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The Wall – Spring Gardens

The wall separated the schoolyard from the old cemetery.

“Hundred years old that wall, at least”, said the school crossing man, looking at it knowingly. And, being primary school children, we accepted this as gospel truth, him being an adult and all.

We found out later that he was right. The long wall snaked round the school grounds and separated the schoolyard from the church and the presbytery. Behind it at various points were some old almshouses, some allotments taken from the presbytery garden, and a large but now disused cemetery, overgrown with huge sycamore trees in which lived a colony of noisy rooks.

It was a black sandstone wall of good thickness and height – maybe 12 feet, and it had been carefully maintained, at least on the school side, so that there were no toeholds for climbers. There was little incentive to climb it anyway, except for the challenge, because it was so easy to walk round the ends, into the cemetery or to the almshouses, or, greatly daring, into the allotments.

To get to school, we had to walk beside a good length of that old wall. In summer it gathered the heat and radiated it back to the children in waves. Once, coming back after the Easter holidays, we found a sparrow had nested in a cleft, and the cheeping of the baby birds was irresistible. By climbing on one another’s shoulders we could see the skinny babies, but after a week or two of these intrusions, the parents abandoned the nest and the chicks died, and smelled.

My father briefly rented one of the allotments for a trifling weekly amount and attempted to grow tomatoes against the wall, in a sunny corner. Growing tomatoes ‘outside’ was in itself a brave thing to do in our climate, but to do so in proximity to 300 schoolchildren was positively reckless. Children seem to know about everything which stirs in their neighbourhood, and sure enough, Dad’s plants were stripped as soon as the tomatoes were the size of marbles.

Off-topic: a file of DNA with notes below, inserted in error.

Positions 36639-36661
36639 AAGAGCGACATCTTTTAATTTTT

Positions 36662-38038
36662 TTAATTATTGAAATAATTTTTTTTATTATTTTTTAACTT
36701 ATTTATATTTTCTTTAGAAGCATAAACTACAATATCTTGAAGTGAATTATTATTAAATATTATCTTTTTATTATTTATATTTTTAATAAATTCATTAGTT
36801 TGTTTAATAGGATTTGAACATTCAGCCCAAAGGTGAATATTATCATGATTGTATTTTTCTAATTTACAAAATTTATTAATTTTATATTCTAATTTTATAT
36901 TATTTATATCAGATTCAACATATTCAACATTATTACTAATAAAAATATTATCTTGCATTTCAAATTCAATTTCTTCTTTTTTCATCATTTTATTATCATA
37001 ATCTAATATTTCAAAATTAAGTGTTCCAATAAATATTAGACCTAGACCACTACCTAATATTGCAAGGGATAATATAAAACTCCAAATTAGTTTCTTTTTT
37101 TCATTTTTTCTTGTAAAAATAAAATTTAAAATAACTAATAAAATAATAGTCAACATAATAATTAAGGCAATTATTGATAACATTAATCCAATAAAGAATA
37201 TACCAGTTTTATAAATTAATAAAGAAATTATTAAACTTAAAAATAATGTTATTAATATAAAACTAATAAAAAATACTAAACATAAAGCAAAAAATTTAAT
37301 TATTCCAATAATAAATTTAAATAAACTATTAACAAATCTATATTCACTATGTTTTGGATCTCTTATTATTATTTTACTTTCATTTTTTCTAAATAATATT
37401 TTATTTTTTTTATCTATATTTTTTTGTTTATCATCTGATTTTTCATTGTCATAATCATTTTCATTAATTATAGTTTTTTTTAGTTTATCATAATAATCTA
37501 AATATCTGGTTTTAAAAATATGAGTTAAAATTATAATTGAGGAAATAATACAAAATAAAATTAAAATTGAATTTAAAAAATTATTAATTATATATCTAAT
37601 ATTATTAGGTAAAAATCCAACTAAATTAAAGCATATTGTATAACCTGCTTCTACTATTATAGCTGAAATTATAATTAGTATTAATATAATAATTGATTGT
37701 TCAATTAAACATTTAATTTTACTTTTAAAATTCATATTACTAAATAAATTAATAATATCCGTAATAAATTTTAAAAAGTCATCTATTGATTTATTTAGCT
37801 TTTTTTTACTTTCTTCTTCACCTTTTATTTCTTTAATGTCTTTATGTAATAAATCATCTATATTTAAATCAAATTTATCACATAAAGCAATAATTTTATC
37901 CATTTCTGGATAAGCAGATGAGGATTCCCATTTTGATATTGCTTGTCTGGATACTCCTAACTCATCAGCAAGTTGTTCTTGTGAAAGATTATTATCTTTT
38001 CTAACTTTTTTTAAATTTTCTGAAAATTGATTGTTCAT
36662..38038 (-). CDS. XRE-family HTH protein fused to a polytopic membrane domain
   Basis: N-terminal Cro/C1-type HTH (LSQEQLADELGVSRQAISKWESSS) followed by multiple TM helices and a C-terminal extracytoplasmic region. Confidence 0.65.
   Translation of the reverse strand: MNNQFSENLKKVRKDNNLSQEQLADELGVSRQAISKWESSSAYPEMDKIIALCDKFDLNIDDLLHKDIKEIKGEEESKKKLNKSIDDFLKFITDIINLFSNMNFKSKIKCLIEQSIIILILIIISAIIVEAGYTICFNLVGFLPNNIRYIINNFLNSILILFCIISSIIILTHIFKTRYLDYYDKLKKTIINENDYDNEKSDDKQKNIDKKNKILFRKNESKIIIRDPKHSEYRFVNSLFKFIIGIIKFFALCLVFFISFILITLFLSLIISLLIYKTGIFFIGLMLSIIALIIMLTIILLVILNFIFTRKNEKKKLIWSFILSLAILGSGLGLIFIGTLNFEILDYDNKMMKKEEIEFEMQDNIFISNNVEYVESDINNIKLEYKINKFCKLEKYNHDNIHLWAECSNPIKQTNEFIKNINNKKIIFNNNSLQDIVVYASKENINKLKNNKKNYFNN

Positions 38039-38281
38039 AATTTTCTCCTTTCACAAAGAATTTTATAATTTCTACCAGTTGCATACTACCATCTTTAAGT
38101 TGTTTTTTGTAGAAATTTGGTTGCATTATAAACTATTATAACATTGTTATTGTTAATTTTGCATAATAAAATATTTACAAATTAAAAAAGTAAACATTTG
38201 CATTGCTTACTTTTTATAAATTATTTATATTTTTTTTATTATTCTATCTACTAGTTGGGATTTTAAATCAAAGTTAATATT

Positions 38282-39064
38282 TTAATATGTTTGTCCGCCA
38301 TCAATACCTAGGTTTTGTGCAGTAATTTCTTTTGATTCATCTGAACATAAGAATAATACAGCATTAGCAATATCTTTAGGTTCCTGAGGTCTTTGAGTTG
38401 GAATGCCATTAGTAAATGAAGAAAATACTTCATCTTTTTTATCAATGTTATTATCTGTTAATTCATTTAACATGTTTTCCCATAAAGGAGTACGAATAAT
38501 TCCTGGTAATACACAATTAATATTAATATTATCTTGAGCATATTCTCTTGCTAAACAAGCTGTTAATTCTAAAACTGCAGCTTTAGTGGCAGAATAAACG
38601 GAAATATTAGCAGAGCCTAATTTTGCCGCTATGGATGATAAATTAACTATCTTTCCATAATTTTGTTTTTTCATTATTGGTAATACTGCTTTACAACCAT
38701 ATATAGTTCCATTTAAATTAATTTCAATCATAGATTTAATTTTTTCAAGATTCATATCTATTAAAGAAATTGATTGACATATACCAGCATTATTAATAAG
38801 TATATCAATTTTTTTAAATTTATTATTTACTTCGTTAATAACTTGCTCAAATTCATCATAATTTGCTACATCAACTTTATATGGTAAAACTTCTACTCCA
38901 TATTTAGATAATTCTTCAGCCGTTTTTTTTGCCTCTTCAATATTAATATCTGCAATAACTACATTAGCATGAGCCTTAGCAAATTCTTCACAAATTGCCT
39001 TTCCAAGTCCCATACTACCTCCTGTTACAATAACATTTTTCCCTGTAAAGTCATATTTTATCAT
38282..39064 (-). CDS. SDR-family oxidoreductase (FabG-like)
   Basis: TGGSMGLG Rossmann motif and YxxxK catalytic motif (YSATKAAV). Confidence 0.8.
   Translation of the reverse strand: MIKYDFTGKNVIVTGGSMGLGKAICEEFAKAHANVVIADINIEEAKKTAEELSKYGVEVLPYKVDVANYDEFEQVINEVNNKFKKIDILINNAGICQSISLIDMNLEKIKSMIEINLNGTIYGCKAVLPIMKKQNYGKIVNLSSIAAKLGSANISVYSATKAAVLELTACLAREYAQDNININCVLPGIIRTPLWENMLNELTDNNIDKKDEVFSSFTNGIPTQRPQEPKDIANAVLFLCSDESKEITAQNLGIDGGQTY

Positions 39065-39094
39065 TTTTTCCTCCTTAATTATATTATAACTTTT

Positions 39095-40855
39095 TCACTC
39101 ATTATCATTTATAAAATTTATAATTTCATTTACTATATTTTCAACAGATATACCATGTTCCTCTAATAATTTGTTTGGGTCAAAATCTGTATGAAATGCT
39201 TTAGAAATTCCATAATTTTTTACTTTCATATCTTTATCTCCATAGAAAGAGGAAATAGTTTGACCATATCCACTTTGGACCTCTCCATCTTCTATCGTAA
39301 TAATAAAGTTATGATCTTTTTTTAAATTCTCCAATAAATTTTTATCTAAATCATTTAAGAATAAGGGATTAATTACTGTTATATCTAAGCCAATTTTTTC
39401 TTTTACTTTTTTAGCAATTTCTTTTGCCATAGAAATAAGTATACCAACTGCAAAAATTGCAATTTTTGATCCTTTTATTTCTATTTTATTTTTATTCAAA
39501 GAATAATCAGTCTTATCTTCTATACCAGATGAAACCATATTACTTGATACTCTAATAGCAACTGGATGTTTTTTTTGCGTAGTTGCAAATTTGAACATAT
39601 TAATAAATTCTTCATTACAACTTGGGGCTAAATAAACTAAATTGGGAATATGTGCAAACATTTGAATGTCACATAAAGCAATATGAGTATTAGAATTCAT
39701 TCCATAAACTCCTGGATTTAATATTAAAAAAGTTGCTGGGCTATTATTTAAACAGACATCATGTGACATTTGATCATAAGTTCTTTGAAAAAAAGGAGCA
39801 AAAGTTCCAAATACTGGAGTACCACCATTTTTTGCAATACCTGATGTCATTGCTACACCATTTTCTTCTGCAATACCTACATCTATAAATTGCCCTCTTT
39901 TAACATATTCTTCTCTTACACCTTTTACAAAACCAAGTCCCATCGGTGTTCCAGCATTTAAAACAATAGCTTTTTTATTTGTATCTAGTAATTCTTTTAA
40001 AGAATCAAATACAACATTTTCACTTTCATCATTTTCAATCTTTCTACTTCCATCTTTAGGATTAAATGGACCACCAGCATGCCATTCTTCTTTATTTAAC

“Little sods. Hope it makes them sick”, he grumbled, and he gave up the allotment after one summer.

Further along, where the wall separated the schoolyard from the old cemetery, a bomb had fallen in 1941, luckily at night, and demolished a length of the wall, plus a couple of the nearest classrooms. The classrooms had been lovingly repaired and it was hard to see where the bricks changed from old to new. In the wall, a long section had been replaced and the new stones were much less sooty than the old ones.

To the children, the most exciting result of the explosion was the damage done to the cemetery. The tombs and the gravestones were thrown about in wild heaps, and tunnels and caves could be mined underneath. Judging by the dates on the graves, the last burials had been in the 1880s, but we lived in the fond hope of finding skeletons and coffins. As an adventure playground, it could hardly be bettered.

Later, I had other reasons to remember the wall. I used the lane leading to the school as a shortcut home, and would often return along the wall, after a night in the pub. There were shadowy niches in the wall where courting couples embraced (or worse!). As a teenager, I would hurry past in some embarrassment, but growing older and more confident I decided a cheery “good evening!” would be in order. This invariably produced a response of silence or a grunt on the part of the man, but a wonderful giggle from the girlfriend, if I was lucky.

The wall is still there, the school is still there, but the cemetery is grassed over and the graves have gone. The wall is, surprisingly, actually higher than I remembered it, and the lighting in the school lane has improved. The rookery in the sycamore trees is bigger than ever, and the cry of the rooks stirs my memory.

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